Over earnest, intermittently dull, and with an excessively embellished musical score, Bobby Jones: Stroke of Genius is still pretty entertaining, and golfing fanatics are going to totally love it. Other viewers certainly don't have to know anything about golf to appreciate the film because the pleasure in watching is leaning all about who Georgia born golf legend Booby Jones actually was, and also watching actor, Jim Caviezel do a terrific job of bringing the highly moral, focused, and often-reluctant star golfer to life.
Bobby Jones was the only man ever to win the four major tournaments in one year. A man of integrity, he disliked fame, hated the thought of playing for money, and was the consummate gentleman amateur who won simply by showing up. Battling ill health, and plagued by a nervous disorder, Bobby retired in 1930, at age 28. This good hearted biopic traces the golf master's evolution from a sickly Atlanta childhood, where his father encouraged him to play golf against his mother's better judgment, to a 14-year-old competition wonder where he goes up against the pros., to his Grand Slam rout of the U.S. Amateur, U.S. Open, British Amateur and British Open titles.
The movie's story is generic in every respect, but the pleasure of watching is in Caviezel's totally nuanced performance, where he brings a surprising degree of emotional heft to the role of Jones. Gifted from an early age, and totally driven, Caviezel plays him as a man who has tremendous veracity and honesty, and who wants to do the right thing by his wife, Mary (a gorgeous Claire Forlani), while also satisfying his concerned but loving parents Bob and Clara (Connie Ray and Brett Rice). He's so ambitious, and single-minded, that he eventually goes on to complete two Masters, obtain a law degree, and try his hand at selling real estate while still playing championship golf!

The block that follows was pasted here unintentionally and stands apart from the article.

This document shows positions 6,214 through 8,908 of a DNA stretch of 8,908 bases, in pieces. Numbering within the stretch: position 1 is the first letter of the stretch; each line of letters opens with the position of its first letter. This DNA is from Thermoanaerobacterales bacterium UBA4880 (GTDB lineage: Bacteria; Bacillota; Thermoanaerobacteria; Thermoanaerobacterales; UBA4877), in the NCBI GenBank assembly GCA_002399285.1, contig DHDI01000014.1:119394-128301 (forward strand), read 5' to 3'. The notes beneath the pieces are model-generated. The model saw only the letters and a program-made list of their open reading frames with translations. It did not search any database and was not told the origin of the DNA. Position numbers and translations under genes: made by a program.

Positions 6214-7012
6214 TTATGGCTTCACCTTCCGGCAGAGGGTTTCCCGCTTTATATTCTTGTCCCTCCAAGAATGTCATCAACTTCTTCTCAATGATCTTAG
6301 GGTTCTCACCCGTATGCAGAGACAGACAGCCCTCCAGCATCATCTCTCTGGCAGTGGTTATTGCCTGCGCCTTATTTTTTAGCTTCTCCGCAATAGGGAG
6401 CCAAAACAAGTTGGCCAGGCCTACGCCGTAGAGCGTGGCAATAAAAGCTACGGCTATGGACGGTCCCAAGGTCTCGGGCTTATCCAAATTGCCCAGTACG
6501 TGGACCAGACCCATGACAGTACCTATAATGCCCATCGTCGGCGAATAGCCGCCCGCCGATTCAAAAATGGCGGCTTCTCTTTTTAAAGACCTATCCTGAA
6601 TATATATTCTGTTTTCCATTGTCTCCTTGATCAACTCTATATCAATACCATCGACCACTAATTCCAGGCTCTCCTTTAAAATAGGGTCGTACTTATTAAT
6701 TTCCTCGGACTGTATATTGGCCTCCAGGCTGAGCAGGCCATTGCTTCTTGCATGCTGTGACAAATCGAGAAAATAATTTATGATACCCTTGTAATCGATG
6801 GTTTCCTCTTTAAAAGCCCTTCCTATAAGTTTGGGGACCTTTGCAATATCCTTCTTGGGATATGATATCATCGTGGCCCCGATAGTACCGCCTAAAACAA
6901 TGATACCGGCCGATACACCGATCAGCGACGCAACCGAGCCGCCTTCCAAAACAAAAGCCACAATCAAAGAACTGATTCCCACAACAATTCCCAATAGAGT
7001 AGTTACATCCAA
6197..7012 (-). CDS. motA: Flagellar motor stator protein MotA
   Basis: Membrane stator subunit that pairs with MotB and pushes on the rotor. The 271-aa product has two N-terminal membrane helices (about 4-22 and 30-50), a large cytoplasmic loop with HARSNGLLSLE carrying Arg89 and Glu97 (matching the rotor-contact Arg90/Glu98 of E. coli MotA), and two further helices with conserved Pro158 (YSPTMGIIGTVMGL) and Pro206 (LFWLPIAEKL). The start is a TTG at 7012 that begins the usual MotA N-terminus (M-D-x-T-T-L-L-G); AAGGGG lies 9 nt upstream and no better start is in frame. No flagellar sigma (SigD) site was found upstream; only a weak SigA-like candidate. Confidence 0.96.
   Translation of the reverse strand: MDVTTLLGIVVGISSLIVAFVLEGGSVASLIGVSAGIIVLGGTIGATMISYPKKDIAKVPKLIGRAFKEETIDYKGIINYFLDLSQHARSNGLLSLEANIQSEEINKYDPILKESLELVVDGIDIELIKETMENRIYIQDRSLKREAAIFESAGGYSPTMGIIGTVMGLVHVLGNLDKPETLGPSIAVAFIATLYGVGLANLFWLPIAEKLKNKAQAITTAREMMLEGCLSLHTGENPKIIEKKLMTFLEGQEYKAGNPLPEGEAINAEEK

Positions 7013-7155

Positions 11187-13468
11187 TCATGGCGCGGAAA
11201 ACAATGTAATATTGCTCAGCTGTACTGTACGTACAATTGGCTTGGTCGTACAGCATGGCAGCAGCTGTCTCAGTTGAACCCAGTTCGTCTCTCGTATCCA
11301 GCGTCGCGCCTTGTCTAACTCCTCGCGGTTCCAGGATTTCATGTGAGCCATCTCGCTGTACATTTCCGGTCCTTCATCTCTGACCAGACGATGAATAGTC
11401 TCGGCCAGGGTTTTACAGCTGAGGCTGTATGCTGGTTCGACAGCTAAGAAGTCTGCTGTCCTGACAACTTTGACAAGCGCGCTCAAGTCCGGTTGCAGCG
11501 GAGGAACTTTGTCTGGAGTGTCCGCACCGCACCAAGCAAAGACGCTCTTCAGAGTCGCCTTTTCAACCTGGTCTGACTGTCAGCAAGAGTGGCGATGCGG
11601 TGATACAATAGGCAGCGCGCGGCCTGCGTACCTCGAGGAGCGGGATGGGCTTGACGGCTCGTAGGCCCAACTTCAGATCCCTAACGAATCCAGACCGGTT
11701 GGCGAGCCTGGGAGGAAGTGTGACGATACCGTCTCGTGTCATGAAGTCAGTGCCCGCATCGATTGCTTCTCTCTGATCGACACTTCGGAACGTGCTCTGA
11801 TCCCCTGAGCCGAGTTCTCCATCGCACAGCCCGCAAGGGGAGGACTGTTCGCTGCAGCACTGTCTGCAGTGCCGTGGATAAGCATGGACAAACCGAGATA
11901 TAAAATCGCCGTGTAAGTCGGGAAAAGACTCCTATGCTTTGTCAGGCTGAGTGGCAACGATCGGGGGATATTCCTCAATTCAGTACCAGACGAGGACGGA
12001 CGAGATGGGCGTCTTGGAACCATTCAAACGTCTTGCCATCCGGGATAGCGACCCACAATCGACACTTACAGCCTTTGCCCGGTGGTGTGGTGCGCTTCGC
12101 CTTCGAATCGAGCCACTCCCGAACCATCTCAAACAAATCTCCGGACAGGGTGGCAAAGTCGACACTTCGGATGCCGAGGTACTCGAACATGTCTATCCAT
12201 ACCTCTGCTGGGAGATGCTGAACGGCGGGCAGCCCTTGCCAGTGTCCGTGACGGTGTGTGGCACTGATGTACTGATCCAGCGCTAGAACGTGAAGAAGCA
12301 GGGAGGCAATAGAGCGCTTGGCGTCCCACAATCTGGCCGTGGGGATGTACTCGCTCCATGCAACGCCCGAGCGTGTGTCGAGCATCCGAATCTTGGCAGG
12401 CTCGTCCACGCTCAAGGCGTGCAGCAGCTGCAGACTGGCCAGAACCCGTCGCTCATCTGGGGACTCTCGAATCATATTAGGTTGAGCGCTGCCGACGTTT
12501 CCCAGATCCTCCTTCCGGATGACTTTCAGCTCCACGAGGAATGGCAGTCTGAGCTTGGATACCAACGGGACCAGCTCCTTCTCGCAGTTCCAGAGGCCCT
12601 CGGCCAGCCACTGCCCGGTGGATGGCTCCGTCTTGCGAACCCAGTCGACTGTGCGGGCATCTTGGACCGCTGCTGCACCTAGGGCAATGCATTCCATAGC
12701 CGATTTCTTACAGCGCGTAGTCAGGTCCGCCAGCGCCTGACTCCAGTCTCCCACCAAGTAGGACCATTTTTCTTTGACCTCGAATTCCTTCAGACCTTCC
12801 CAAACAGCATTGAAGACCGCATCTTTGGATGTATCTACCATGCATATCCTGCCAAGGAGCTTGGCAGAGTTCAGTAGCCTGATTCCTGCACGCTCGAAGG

Throughout the film the viewer is introduced to a variety of affable and genial folk, both in America and in Scotland, who influence and affect his life: O.B. Keeler (Malcolm McDowell), is the Atlanta Journal sportswriter who becomes Jones' best friend and confidant; Walter Hagen (a strutting and preening Jeremy Northam), is Jones's main competitor - a pleasure-seeking professional who is at times Bobby's friendly mentor but can't help be annoyed by his rival's ingenuous success, and Dan Albright, who plays Bobby's rigid, bible-bashing grandfather, who thinks Bobby should be doing something more productive with his time.
Although the movie is set against the background of the tumultuous 1920's where prohibition was in force, it doesn't really offer any lasting social comment, except in one scene where Bobby - forced to explain why he won't play for money - precipitously and calmly states that "money will ruin this game one day"; it's a starling reminder of how far money and sports have come.
The movie is gorgeous to look at, with the locations in Georgia and Scotland well chosen, as well as some of the most exquisitely contoured and gentle fairways. Much care has obviously been lavished on the costumes, designed by Beverly Safier, and other period detail given what was undeniably a limited budget. Yes - the film is at times ambling, staid, and considered, just like the game itself. And despite the vigorous, lets get on to the next chapter narrative, Bobby Jones: Stroke of Genius remains relaxed, leisurely, and unforced, exactly the way an enjoyable round of golf should be. Mike Leonard March 05.